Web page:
This post is part of Designcember. A celebration of web design, brought to you by web.dev.
Miriam Suzanne is an author, artist, and web developer in Denver, Colorado. She’s a co-founder of OddBird (a web agency), staff writer for CSS Tricks, member of the Sass core team, and W3C Invited Expert on the CSS Working Group. Lately she's been focused on developing new CSS features like Cascade Layers, Container Queries, and Scope. Offline, Miriam is a published novelist, playwright, and musician. We talked about her work with Sass and CSS.
Rachel: I first learned about your work due to your grid framework Susy, what led you to create that?
Miriam: Back in 2008, layout on the web was a very different experience. Developers had moved away from table layout to more semantic (but still hacky) floated grids. There was a boom in one-size-fits-all 12-column "grid frameworks"–providing a pre-defined (usually static) grid with a set of pre-defined CSS classes. If you needed anything more customizable, you were on your own. It was clear that websites needed to become more responsive, but media-queries weren't available yet, and there were a load of browser compatibility issues around fluid floats.
I was using Natalie Downe's CSS Systems approach, which was clever about responding to both font and viewport sizes, but I was frustrated by all the repetitive math and browser hacks required. At the same time, Sass was starting to get some attention, and it fit perfectly for what I needed. The first draft of Susy was very simple: just a couple mixins to do the math and add the hacks I needed. The goal was to be minimal, and only output the essential code. Totally customizable grids, without any predefined classes.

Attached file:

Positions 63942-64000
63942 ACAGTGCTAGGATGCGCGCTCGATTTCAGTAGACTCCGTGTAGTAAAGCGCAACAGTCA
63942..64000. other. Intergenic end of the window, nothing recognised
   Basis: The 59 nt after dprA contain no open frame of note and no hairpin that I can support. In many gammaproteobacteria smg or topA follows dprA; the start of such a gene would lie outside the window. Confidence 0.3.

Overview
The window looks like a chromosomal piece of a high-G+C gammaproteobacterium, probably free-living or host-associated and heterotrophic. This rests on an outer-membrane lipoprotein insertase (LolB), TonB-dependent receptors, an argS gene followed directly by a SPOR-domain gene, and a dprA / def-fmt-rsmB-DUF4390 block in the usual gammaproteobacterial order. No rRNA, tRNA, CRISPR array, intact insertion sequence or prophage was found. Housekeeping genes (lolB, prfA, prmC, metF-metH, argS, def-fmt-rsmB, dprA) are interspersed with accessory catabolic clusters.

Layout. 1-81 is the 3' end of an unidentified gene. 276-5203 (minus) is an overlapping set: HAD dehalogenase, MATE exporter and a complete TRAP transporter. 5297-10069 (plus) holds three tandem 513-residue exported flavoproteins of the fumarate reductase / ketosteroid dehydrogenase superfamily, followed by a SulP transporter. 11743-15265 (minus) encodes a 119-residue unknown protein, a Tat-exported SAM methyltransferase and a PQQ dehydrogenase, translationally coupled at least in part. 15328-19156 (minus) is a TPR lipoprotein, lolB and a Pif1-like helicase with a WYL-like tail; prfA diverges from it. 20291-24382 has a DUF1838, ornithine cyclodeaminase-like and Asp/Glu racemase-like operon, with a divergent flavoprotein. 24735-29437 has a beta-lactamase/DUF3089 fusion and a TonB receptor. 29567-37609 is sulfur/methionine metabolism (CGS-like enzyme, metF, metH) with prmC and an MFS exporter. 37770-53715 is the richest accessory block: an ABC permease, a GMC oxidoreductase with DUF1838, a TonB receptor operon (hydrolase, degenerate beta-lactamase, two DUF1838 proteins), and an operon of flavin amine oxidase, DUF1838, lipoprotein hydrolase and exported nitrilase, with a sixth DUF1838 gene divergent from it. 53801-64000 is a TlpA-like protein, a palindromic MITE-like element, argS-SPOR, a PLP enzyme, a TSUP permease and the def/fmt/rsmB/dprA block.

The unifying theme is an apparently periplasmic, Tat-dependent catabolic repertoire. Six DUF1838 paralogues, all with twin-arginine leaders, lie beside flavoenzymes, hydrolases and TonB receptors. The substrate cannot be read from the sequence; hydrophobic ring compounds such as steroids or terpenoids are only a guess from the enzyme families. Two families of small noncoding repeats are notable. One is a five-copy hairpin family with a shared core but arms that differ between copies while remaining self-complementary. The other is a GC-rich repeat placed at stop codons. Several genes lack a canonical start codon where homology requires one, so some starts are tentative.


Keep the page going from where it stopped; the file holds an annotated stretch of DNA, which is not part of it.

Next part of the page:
Rachel: How did you make the shift from working on a CSS preprocessor to working on CSS specifications? Do you think working on the preprocessor was a good background for specification writing?
Miriam: In my experience there is a lot of overlap, and I'm still very active on both sides of that divide. But I think that's largely thanks to the Sass team in particular, led by Natalie Weizenbaum, which takes a very long-term view—trying to develop tools that integrate smoothly with developing web standards. Pushing beyond one-size-fits-all "opinionated" solutions and building for long-term flexibility is essential when you are thinking about the future of core web standards.
How can we build tools that respect the diversity of developer needs and approaches, while still encouraging and facilitating accessibility and other important considerations?
Rachel: We’ve got a bunch of stuff coming into CSS that essentially replaces functionality that was traditionally part of Sass. Are there strong reasons to still use something like Sass?
Miriam: Yes, for some people—but there's no universal answer here. Take variables for example. Sass variables are lexically scoped, and compiled on the server, with organized data structures like lists and objects, color manipulation, etc. That's great for design system logic that doesn't need to run in the browser.
CSS variables have some overlap, they can also store values, but they provide an entirely different set of cascade-based strengths and weaknesses. Sass can't handle custom properties, and CSS can't really handle structured data. Both are useful, and both are powerful—but your specific needs may vary.
I think it's great when people can eliminate tools that they no longer need, and some projects might not require both server- and client-side variables. Wonderful! But it's too simple to assume that means they are identical, and one simply replaces the other. There will always be use-cases for some design logic to happen server-side, and some to happen client-side—even if we get to the point where the languages provide essentially the same features. Pre-processors are with us for the long term.
Rachel: Is there anything that has surprised you as you’ve got more involved in the work of creating standards, or anything that you think folk generally might not be aware of about the process?